As far as I understand, best practices recommend that security groups are used with a Windows domain to assign permissions over files and folders. That is, you should create groups in Active Directory, populate them with users, and then assign permissions to folders and files through the groups rather than individual users. I can see the benefits of this approach, BUT:
In my organisation we use a corporate information system for our daily operation. Every project and department are recorded into the system, and the system knows who belongs to each department and project. We are implementing a folder synchronisation mechanism by which the system can apply permissions to shared folders in our file servers to replicate our organisational structure. For example, if we have a "Sales" department with members Alice and Bob, the system will create a shared folder "Sales" and give it permissions for Alice and Bob. This works nicely, and has practically removed the need to manually assign permissions to folders and users.
The issue is that we are not sure whether Active Directory groups still make sense in this scenario. In principle, we assumed that one or more AD groups would be created for each department and project, and permissions assigned to it as usual. For example, there would be groups Dept-Sales-Head and Dept-Sales-Members, each with its own members, for the head and members of the Sales department, and permissions would be assigned through these groups. Our automated system is capable of creating and managing the AD groups. But we are afraid that we will end up with too many groups, as the number of organisational entities in our company grows. I seem to recall that it is not recommended to have over 5000 groups per domain, and it is very likely that we approach this number in a few years, so this approach would not be scalable.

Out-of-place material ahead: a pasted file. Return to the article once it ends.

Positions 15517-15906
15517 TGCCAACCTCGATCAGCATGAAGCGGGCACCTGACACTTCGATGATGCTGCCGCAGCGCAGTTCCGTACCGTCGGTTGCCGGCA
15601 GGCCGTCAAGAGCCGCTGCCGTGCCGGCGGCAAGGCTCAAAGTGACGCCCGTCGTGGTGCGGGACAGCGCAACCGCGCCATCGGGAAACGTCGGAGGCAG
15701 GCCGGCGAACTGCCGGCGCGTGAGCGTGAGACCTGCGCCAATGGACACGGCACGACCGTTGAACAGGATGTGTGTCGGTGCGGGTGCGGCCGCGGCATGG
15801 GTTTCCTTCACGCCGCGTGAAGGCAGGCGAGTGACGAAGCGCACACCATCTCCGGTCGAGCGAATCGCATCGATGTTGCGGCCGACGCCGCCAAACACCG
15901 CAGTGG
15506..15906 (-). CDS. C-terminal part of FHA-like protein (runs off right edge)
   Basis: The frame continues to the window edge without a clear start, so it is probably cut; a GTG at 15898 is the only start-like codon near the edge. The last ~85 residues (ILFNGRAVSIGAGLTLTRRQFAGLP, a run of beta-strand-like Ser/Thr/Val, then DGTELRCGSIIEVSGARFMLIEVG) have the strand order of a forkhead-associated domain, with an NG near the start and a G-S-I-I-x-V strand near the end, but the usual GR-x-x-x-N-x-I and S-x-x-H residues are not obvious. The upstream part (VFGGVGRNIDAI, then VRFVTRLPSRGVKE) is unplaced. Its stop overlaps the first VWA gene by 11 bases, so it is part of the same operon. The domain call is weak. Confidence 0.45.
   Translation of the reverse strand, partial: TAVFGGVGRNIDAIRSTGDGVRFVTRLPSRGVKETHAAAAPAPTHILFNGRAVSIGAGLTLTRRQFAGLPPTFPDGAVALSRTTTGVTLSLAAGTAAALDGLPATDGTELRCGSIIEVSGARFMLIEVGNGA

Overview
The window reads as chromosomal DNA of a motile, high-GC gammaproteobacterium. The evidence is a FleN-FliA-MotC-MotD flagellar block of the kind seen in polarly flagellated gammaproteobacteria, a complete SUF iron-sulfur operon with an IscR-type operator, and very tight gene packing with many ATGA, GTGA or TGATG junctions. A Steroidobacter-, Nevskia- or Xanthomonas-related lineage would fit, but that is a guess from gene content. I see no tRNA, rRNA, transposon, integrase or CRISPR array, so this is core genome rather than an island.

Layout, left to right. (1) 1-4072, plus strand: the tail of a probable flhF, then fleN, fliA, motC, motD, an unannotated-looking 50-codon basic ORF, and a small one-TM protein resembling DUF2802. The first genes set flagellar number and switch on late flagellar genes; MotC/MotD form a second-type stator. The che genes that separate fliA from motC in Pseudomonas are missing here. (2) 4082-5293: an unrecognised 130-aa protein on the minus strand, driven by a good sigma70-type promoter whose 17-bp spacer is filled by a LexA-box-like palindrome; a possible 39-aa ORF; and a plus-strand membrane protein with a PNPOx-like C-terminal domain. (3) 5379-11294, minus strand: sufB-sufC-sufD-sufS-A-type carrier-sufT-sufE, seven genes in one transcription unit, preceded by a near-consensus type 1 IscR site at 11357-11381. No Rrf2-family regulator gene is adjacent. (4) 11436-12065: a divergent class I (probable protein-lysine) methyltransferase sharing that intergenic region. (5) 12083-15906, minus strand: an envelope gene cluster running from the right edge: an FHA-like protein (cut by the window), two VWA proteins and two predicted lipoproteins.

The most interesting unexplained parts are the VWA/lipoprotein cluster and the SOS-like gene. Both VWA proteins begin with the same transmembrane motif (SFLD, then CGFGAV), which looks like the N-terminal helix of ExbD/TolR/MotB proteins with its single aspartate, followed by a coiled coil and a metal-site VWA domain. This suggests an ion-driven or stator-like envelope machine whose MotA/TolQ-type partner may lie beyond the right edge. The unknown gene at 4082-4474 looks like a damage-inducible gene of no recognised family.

The other option we are considering is to ditch security groups and have the automated system to assign permissions to folders using individual user accounts. This would remove the issue above, but we are concerned that a group-less security approach like this may have undesirable consequences that we cannot anticipate now.
So my question is: Does this group-less approach to filesystem permission assignment make any sense? Do you foresee any undesirable consequences in the long run?